People

 

Principal Investigator

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Christoph W. Korn

In December 2020, I have started an Assistant Professorship (tenure-track) of Social Neuroscience at Heidelberg University (Section Social Neuroscience, Department of General Adult Psychiatry).

In December 2018, I have been awarded an Emmy-Noether research group on the topic “Human cooperation: A multimodal approach” by the German Research Foundation (DFG), which has given my the wonderful opportunity to establish a group at the Institute of Systems Neuroscience (University Medical Center Hamburg-Eppendorf, UKE, Hamburg).

Before I worked as a postdoc at the same institution in the group of Jan Gläscher within the Transregional Collaborative Research Center on Crossmodal Learning (TRR 169). Additionally, I could embark on several research stays at Harvard University thanks to co-funding by the German Academic Exchange Service.

I did a postdoc at the University of Zurich in the group of Dominik Bach. I completed my PhD at the Freie Universität Berlin in the group of Hauke Heekeren with funding from the Berlin School of Mind and Brain. During a joint Master’s program by University College London, École Normale Supérieure, Paris, and Université Pierre et Marie Curie, Paris. I worked in the group of Ray Dolan under the supervision of Tali Sharot. I obtained a Bachelor’s degree in Biomedicine from the University of Würzburg.

PhD Students

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Koen Frolichs

Before joining the DNHI-lab, I received a BSc in Psychology and a Research MSc in Cognitive Neuroscience from Maastricht University. For my Master’s Thesis, I worked with Mario Senden and Rainer Goebel attempting to reconstruct complex visual shapes from activity in early visual cortex.

In the DNHI-lab I am working on understanding how humans learn about others’ personalities. We approach this from multiple angles, where on the one hand we use computational models to understand what social knowledge structures humans use during learning about others, and on the other, test if and how these structures are represented in the cortex using neuroimaging.

My bigger aim would be to find generalized coding principles that are employed throughout the cortex. I am convinced that well designed computational models combined with a solid theoretical background can have a big impact in the future on aims such as these!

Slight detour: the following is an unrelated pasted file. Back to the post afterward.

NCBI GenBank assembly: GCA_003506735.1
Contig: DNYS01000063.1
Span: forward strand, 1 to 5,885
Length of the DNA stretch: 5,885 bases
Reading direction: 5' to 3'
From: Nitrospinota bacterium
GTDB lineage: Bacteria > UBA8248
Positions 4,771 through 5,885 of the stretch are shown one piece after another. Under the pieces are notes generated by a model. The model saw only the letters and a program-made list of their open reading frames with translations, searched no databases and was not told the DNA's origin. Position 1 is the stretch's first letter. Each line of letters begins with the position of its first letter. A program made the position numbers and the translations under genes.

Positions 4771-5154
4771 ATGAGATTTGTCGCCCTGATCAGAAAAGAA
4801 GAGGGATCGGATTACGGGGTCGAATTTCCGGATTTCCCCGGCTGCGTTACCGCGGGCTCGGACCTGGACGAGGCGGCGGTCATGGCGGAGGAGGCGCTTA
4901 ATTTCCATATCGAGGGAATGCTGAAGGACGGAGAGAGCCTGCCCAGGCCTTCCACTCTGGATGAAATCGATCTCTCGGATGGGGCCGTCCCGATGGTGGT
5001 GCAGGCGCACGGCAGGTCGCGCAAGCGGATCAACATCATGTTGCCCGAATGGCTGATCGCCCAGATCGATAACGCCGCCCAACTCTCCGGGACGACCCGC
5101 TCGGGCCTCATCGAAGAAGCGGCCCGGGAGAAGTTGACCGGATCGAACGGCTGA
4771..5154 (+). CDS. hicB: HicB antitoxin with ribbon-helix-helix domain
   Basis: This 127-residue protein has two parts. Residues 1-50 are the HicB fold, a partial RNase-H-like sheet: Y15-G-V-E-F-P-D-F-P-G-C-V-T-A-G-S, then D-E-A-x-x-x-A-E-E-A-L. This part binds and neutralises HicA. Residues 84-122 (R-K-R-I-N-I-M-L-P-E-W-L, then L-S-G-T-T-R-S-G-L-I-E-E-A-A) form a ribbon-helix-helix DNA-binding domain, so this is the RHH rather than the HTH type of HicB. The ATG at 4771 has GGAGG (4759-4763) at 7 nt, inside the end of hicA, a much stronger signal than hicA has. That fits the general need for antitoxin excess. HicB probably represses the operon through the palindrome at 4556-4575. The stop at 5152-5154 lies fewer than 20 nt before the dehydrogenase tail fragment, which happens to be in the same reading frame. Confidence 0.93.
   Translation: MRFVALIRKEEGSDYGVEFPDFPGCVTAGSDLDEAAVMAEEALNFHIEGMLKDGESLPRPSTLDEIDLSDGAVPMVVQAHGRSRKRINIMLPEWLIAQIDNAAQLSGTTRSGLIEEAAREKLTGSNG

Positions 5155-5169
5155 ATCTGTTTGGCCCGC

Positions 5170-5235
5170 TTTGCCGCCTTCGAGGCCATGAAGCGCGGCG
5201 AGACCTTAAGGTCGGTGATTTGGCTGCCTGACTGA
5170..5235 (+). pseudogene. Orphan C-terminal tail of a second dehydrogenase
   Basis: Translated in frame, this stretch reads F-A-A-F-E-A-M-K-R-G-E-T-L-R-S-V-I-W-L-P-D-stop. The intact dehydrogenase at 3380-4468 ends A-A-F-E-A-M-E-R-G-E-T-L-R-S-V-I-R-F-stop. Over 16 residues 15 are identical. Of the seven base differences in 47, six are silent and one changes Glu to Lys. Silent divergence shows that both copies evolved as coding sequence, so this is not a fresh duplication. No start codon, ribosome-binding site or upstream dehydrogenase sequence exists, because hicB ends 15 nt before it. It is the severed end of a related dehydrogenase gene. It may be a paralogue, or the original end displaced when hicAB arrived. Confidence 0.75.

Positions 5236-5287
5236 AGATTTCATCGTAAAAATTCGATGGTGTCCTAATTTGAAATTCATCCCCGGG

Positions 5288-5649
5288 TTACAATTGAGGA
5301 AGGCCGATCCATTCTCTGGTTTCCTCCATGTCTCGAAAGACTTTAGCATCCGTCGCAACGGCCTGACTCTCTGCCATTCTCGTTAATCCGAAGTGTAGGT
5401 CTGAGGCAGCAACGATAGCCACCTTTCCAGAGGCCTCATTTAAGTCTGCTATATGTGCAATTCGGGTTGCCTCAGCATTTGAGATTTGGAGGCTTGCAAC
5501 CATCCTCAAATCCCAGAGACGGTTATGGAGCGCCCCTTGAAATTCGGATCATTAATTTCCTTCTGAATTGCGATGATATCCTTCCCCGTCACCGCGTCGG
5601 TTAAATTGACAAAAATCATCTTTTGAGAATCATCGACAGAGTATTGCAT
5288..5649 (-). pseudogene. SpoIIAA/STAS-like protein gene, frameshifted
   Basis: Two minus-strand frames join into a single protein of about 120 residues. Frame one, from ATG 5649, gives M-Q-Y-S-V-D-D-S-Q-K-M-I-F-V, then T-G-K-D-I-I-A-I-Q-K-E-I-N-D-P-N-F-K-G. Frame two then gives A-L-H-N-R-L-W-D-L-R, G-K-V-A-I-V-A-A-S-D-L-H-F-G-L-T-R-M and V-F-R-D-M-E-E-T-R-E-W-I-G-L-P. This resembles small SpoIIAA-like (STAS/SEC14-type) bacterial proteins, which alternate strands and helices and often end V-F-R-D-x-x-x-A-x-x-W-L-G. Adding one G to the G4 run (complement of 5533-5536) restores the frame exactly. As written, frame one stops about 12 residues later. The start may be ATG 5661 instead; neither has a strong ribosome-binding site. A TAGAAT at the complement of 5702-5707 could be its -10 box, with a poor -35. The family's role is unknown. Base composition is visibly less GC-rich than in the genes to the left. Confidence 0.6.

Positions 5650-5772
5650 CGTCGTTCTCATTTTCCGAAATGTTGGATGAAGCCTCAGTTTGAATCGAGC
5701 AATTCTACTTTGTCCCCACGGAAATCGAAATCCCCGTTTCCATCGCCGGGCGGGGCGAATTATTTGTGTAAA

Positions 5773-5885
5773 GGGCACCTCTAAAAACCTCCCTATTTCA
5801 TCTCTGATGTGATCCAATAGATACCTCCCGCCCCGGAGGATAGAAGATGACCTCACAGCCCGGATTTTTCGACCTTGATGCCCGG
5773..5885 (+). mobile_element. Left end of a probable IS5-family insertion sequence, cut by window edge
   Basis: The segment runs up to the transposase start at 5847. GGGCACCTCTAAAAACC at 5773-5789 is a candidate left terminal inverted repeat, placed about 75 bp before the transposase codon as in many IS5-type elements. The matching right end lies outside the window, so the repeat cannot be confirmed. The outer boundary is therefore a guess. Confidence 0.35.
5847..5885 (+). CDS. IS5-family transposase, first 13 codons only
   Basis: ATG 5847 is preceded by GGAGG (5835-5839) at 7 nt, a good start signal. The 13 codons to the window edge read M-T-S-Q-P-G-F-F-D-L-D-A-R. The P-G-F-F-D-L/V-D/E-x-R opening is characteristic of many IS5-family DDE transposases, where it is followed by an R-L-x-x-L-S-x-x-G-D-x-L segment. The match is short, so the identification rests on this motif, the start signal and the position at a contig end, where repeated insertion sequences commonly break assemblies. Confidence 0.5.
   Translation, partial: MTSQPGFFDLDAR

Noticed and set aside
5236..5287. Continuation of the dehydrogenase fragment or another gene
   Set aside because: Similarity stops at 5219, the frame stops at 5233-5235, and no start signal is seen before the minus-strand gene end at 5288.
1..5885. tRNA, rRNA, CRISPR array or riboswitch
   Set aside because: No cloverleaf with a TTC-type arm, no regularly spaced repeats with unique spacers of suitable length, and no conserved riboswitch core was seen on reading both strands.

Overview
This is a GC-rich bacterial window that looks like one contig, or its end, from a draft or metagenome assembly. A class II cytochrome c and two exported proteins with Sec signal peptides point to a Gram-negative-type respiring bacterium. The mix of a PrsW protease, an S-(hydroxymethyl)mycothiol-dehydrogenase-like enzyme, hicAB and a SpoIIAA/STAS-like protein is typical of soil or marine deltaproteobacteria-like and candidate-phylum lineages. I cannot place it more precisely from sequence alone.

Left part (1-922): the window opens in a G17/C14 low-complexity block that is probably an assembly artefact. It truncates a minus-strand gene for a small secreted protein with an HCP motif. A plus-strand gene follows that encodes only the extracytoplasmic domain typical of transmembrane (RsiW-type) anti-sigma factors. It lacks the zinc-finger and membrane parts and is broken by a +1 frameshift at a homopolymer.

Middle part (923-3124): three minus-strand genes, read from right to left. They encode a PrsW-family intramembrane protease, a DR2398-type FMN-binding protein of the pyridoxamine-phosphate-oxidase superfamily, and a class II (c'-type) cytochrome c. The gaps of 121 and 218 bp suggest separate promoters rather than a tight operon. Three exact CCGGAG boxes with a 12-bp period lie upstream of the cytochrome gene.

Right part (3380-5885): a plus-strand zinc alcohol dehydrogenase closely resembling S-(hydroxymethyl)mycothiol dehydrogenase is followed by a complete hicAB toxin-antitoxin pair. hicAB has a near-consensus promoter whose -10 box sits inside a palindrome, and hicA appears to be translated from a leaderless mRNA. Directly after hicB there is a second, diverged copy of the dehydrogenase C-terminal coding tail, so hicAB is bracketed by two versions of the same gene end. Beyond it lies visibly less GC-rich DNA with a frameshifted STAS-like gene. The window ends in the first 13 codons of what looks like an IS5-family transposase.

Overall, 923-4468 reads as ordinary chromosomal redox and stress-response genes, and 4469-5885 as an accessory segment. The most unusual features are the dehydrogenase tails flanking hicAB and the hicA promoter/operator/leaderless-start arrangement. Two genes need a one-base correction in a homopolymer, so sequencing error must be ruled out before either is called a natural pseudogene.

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Benjamin Kuper-Smith

Before joining the DNHI-lab, I received a BSc in Psychology from Goldsmiths College and an MSc in Brain and Mind Sciences, hosted in the first year at University College London, and at Université Pierre et Marie Curie and Ecole Normale Supérieure during the second year. I completed two MSc projects, one in Karl Friston‘s lab, looking at the neural implementation of different kinds of expectation in the context of predictive coding, and the other in Aaron Schurger‘s lab, comparing planned and spontaneous actions, using M/EEG. Between my BSc and MSc, I worked as a research assistant, first in Nottingham studying social dilemmas in a public goods game under the supervision of Anya Skatova, and then researching full-body illusions in Stockholm with Catherine Preston and Henrik Ehrsson.

In the DNHI-lab I will be working on cooperative decision-making in a new variant of the Prisoner’s Dilemma, using a combination of behavioural testing, computational modelling, and fMRI.

I have also recently started a podcast, in which I interview (mainly) neuroscientists and psychologists about their work. You can find the BJKS Podcast on its website, and on all the main podcasting platforms (e.g., Apple Podcasts, Spotify, etc.).

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Lisa Doppelhofer

I am interested in social preferences and how they relate to social decision-making. Specifically, I aim to understand how humans approximate optimal decisions in social tasks and how they share payoffs between themselves and others. As part of my PhD project, I will also investigate why borderline personality disorder patients often fail to establish and maintain cooperation. To address these questions I combine game-theoretic paradigms, computational modeling, and fMRI.  

Before joining the DNHI-lab, I received an MSc in Psychology (Mind and Brain Track) at the University of Vienna. For my Master’s Thesis, I worked at the SCAN-Unit on a project on placebo and nocebo effects on reinforcement learning under the supervision of Isabella Wagner and Claus Lamm.

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Sihui Zhang

 

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Sergej Golowin

 

Secretary

Heike Hager

All-round talent

Student assistants and interns

Marilyn Mintah

Student in Medicine at the UKE.
Research assistant helping with behavioural testing.

Antonia Wesseloh

Student in Psychology at the Medical School Hamburg. In the DNHI-lab, I worked as a research assistant and and completed my Bachelor’s thesis. Currently, I work on my Master’s thesis.

Clara Beitz

Student in Psychology at Heidelberg University.
Research assistant helping with behavioural testing.

Former student assistants

Cristian Ioan

Student in Psychology at the Medical School Hamburg. In the DNHI-lab, I worked as a research assistant and and completed my Bachelor’s thesis.

Jannis Petalas

Student in Psychology at the Universität Hamburg.
Research assistant helping with behavioural testing.

Catalina Sansó

Student in PsychologyPsychology at the Universidad Complutense de Madrid.
In the DNHI-lab, I worked as an Erasmus+ intern on experiments using pupillometry.


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